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Layout & Color

The first two chapters of The Principles of Beautiful Web Design provide a brief yet informative outline about layout/composition and color. In the beginning of chapter one, Beaird provides an example of a designer and client relationship and gives his own personal opinions and experiences of a professional meeting with a client. He lists important questions to ask the client in order to obtain the information needed to begin the design process. I found his tips to be very helpful and do plan on referring back to this chapter before I have my first client meeting. Along with the steps to design process, he discusses the basic principles of design such as balance, symmetry, unity, proximity, contrast, repetition and etc. He covers the grid system and the use of the rule of thirds for designing a properly proportioned web page layout.

An example of a website that utilizes the rule of thirds is


I am very familiar with all of these principles having been taught them in previous art classes, but its nice to get a refresher on the theories that essentially produce the foundation for which ALL design is created, especially when delving into a new direction of design and helps me not overlook these theories when designing for the web.


The chapter continues to further explain the structure of a proper website; containing a header, navigation, content, white space and footer. He talks about the most commonly used bread-and-butter layouts, left and right-column navigation, and three-column navigation along with the pros and cons of fixed widths and liquid width layouts. With my experience of browsing different websites on the Internet, it is apparent that most sites make use of the fixed width layout over liquid. This makes sense as fixed widths give the designer control of the way the content appears on the site page no matter the size of the computer screen.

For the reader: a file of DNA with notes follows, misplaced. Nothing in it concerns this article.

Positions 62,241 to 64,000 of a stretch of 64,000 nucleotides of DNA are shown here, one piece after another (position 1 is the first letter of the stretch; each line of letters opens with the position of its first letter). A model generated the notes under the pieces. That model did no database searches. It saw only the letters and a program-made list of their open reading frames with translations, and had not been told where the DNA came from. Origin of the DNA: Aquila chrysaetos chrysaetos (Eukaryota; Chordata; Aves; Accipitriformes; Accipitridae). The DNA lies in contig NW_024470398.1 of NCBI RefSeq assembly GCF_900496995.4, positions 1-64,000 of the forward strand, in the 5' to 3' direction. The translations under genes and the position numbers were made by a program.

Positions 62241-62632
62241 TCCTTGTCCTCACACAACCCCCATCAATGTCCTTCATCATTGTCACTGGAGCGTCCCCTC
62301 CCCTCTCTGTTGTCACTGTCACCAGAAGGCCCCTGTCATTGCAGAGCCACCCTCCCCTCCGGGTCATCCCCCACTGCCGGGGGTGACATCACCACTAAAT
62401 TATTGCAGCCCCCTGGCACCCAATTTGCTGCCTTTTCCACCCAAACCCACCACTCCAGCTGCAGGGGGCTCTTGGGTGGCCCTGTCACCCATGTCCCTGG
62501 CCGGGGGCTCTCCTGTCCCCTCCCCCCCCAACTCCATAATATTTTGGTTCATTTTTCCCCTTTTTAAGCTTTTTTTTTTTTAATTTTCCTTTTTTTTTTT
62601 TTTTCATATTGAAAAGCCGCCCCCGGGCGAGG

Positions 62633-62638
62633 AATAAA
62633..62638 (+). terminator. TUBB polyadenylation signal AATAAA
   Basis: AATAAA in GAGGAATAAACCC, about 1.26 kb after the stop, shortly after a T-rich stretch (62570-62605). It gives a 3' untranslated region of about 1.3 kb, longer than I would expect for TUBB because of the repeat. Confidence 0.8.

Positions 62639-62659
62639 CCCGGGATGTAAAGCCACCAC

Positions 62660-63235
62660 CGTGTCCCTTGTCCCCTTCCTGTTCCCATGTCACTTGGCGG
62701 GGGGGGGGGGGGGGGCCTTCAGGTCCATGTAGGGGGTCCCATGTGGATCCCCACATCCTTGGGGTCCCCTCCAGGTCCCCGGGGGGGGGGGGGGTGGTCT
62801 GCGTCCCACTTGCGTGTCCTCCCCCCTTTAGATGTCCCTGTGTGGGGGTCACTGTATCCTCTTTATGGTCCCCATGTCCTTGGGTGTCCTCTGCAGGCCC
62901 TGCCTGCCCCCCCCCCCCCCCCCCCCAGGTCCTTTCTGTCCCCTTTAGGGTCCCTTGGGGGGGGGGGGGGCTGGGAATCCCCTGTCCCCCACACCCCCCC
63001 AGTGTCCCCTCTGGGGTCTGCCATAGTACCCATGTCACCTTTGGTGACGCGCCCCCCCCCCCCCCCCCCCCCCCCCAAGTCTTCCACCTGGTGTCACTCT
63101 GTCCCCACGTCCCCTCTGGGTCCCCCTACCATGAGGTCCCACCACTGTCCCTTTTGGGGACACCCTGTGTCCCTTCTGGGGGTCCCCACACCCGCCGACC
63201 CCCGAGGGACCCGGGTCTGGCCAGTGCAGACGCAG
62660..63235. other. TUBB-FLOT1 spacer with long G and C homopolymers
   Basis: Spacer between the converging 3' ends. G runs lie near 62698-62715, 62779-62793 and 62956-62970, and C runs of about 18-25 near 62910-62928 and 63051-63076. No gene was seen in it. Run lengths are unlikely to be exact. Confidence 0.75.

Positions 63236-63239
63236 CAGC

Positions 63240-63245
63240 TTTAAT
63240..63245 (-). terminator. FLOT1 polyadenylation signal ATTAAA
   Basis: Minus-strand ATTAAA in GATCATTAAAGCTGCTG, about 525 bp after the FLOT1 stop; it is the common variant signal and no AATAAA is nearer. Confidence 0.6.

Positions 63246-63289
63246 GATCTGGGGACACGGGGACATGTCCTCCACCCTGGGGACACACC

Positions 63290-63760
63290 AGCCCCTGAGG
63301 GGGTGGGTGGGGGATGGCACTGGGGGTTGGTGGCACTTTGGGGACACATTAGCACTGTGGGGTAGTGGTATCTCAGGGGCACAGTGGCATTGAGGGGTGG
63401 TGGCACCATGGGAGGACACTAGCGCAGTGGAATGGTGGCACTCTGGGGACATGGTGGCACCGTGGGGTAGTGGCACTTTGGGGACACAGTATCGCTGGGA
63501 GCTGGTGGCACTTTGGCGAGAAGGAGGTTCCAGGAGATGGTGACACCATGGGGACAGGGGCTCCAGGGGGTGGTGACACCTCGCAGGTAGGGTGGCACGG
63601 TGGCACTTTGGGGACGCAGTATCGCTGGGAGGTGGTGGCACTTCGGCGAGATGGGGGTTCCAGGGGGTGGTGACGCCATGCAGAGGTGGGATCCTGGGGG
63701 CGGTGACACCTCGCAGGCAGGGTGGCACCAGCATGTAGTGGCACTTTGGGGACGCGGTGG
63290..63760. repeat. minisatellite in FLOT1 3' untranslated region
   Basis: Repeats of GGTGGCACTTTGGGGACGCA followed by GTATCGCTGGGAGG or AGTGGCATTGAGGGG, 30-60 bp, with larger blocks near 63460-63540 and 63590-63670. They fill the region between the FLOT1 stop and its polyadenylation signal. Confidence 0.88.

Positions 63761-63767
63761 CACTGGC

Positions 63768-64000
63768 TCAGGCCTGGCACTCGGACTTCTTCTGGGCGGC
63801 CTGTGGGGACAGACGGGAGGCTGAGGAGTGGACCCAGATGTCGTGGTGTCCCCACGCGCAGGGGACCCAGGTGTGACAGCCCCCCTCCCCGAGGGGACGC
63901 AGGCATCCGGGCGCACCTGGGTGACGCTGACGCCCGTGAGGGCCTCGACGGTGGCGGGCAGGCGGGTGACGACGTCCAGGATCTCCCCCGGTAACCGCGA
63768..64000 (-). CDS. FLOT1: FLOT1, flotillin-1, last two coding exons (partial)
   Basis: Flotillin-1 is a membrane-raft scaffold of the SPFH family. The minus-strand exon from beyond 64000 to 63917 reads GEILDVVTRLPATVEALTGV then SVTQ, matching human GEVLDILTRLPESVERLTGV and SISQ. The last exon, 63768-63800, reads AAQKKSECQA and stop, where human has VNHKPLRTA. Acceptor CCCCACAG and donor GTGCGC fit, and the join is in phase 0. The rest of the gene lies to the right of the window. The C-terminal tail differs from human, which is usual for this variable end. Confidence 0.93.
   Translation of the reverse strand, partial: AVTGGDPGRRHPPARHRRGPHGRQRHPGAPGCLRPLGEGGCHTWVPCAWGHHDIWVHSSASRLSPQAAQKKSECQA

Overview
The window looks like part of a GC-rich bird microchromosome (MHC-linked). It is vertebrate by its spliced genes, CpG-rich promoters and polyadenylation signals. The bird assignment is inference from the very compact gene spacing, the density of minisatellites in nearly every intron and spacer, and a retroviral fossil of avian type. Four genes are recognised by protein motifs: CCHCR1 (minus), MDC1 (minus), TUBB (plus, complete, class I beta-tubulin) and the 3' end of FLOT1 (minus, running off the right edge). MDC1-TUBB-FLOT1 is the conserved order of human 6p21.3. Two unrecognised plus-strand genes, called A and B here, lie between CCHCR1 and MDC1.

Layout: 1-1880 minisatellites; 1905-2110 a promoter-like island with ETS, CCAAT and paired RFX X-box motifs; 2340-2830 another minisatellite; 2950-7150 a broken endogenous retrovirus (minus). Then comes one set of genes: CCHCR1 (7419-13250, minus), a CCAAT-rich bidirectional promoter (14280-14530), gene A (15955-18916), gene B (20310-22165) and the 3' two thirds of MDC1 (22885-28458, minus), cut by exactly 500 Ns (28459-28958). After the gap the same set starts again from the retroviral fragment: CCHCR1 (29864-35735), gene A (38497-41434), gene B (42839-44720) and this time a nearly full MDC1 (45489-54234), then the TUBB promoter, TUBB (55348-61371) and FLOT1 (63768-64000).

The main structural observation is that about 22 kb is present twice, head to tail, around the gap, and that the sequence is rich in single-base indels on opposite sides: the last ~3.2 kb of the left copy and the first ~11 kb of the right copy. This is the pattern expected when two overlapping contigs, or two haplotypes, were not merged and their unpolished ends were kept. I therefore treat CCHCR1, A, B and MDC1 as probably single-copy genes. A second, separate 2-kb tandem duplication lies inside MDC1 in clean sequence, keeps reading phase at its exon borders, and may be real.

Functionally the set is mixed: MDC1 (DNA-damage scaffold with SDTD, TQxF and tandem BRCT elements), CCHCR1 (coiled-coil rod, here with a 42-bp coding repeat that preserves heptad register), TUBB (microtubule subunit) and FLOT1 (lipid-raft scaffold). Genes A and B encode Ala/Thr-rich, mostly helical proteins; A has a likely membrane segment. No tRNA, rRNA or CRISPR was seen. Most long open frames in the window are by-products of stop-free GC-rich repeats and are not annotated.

Ex. Right column navigation, fixed width  –

Ex. Left column, fixed width  –

I found the website to be helpful in understanding  different navigational layouts. The site gives basic visual expamples of shapes that create the specific layout.


In the beginning of chapter two, Beaird goes over the color wheel and the feelings and emotions evoked from different colors. Color association is key when branding a company that draws interest towards a designated audience. He then moves onto color values and the use of light and dark colors that establish different feelings by using tints and shades.

A tint is made by adding white to a given color white a shade is any pure color to which black has been added. In the next section, he discusses color theory and the proper use of color schemes such as monochromatic, analogous, complementary, split-complementary, triadic and tetradic color schemes in website design.

Ex. of complimentary website  – 

Ex. of split-complementary website  –

Ex. of analogous  –  


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